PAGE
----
“I was 10 years old and I fell in love with the world,” Carroll said.
Carroll started her creative life early, writing a school play when she was in seventh grade. She waitressed at the family restaurant through high school and wanted to go to college when she graduated.
“But in 1954, my [counselors] said why do you want to go to college. You should get a secretarial job or get married. My family said the same thing, so I did,” Carroll said.
That started decades of wandering down life’s roads with her two children, working in a variety of jobs, freelancing and writing for small newspapers, but always doing her art, assembling collages, writing poetry, penning plays.
“It was as if I was living parallel lives and my personal life was absolute chaos,” Carroll said.
Carroll thinks the turning point came six years ago, when she found out that her son, Michael, was a victim of mental illness and battling his schizophrenia alone.
She contacted Michael and moved them both to a small cottage on the Morongo Indian Reservation near Palm Springs. She got a job working as a waitress in a nearby diner, sputtering back and forth to work in a car that broke down every two weeks.
Over time, Carroll said, she and her son helped each other. She helped him stabilize and learn to deal with his illness. He taught her how to laugh and made her determined to change their futures.
“I helped him take baby steps [in managing his illness]. He helped me become strong,” she said.
Somewhere along the way, Carroll began to wonder what separated her from the successful people that she served every day. It was paying your dues by getting an education, she decided.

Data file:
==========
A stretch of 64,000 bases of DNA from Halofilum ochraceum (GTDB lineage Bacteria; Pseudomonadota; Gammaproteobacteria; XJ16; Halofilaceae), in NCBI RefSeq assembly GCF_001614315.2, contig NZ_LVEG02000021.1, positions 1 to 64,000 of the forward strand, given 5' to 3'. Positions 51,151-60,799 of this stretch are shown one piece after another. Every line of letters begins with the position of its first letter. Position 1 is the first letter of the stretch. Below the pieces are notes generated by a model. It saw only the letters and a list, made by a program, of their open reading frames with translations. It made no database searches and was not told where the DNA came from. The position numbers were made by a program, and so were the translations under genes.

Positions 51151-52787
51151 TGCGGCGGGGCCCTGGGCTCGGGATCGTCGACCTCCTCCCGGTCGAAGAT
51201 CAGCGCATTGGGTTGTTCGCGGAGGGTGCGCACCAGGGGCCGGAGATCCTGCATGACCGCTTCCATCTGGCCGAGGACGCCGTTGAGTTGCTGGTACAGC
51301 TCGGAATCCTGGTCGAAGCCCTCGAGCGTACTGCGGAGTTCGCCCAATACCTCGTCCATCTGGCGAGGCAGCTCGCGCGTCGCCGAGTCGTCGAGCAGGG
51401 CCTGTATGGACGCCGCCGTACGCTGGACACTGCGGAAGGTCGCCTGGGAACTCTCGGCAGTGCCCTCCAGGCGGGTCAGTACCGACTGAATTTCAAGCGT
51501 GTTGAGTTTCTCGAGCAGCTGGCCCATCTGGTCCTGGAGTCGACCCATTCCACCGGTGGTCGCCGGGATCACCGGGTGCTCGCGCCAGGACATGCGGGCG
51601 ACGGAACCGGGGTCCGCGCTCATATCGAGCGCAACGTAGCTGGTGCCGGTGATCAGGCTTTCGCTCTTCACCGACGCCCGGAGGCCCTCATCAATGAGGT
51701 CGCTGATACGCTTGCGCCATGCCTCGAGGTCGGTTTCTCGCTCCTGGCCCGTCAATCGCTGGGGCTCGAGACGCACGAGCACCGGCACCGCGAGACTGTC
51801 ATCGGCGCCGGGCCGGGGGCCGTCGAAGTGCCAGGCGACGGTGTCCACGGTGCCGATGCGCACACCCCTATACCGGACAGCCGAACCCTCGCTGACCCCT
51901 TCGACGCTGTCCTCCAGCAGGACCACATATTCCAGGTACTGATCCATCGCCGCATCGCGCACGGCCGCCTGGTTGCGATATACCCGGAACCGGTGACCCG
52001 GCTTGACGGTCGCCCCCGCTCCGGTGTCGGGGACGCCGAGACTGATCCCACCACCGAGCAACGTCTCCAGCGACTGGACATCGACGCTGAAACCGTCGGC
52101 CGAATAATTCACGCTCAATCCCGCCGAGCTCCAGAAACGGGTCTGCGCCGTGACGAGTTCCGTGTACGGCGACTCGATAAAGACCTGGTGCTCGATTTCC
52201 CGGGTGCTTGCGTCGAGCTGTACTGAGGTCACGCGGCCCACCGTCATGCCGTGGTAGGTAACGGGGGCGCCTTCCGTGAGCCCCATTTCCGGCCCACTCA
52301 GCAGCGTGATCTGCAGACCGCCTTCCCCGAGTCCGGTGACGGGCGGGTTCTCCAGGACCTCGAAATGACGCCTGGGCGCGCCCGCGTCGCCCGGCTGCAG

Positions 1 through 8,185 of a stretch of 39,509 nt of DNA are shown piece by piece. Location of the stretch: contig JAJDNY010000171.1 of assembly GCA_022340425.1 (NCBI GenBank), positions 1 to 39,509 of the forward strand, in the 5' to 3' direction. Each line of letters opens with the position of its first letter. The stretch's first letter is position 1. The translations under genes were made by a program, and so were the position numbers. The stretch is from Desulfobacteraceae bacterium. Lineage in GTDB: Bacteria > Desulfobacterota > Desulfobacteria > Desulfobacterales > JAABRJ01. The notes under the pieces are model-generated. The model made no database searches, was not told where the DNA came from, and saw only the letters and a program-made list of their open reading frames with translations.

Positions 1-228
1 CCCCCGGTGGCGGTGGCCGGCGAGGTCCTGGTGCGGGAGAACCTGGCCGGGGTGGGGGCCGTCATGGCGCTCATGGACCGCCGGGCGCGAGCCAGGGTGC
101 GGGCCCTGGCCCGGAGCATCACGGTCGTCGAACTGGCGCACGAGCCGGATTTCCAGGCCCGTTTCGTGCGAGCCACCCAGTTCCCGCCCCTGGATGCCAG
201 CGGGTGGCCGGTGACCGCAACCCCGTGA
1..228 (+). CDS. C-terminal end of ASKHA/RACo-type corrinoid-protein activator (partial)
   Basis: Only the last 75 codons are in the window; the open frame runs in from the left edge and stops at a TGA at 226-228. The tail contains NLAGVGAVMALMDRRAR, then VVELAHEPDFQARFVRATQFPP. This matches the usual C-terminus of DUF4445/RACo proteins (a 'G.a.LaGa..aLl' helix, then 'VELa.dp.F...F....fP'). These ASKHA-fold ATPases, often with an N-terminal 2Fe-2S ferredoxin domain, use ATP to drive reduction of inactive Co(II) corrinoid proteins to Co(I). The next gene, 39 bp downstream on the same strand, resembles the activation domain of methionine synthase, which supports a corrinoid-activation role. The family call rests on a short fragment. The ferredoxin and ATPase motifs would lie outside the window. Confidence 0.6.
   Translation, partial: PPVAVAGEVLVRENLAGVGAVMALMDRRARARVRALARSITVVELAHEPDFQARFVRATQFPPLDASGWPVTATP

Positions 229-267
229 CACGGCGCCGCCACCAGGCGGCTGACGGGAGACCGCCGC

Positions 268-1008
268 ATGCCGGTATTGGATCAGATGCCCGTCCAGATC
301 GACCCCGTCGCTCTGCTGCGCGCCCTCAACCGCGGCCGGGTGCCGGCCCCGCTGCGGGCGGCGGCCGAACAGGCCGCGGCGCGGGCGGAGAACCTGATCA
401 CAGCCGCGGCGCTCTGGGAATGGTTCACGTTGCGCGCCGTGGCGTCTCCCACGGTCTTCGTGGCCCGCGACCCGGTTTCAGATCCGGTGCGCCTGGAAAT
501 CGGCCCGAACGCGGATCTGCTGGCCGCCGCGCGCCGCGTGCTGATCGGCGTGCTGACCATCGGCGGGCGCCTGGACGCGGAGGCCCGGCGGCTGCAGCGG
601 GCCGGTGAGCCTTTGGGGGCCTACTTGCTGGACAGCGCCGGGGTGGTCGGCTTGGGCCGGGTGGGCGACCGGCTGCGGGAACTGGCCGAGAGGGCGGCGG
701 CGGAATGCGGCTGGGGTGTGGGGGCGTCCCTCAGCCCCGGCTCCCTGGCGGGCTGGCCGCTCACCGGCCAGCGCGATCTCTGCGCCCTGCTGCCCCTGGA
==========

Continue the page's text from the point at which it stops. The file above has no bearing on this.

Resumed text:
Shortly after that, she enrolled in California Baptist University in Riverside, Calif. She said she found the small classes and close contact with the instructors nurturing. She spent two summers teaching art to at-risk children at a summer camp and saw what a powerful tool art could be in boosting children’s esteem.
Art intimidates people, Carroll said, because they can’t draw or don’t know the lingo. Part of the reason it seems so imposing, she said, is because people start out trying to draw or paint, two of the hardest things to do. She starts them out with a box of junk and says, “Make something.”
“People say, ‘I can’t even draw a straight line.’ I say that’s great because that’s the last thing you need to do. You can use a ruler to draw a straight line,” Carroll said. “People feel relieved, they feel better. They’re more willing to take a class or go to a gallery.”
She graduated with a bachelor’s degree in visual arts and set her sights on the GSE’s Arts in Education program.
Now that she’s here, Carroll plans to absorb all she can from those around her.
“I’m here to learn as much [as I can] from individuals. The books I can read,” Carroll said.
When she’s done with the one-year master’s, Carroll is considering applying to a doctoral program, and eventually working to educate teachers how to teach art effectively.
Wherever she ends up, Carroll appreciates those who helped her along the way and hopes her life can be a lesson that people should keep working toward their dreams. Part of that lesson, she said, is that life sometimes has its own priorities. Ten years ago, before her decision to help her son, she wasn’t ready for Harvard, or for California Baptist, for that matter.
“I think there were life lessons to be learned. I couldn’t be here doing it without the encounter with my son, without being a waitress, without going to [California Baptist] with the professors there,” she said. “I see life being like a pebble in a pond, it radiates out and you don’t know who it will touch.
“My [California Baptist] art professor … sent me an e-mail, ‘You’re going to be OK, but I’m going to pray for Harvard,’” Carroll said. “I hope I justify people’s belief in me.”
Contact Alvin Powell at firstname.lastname@example.org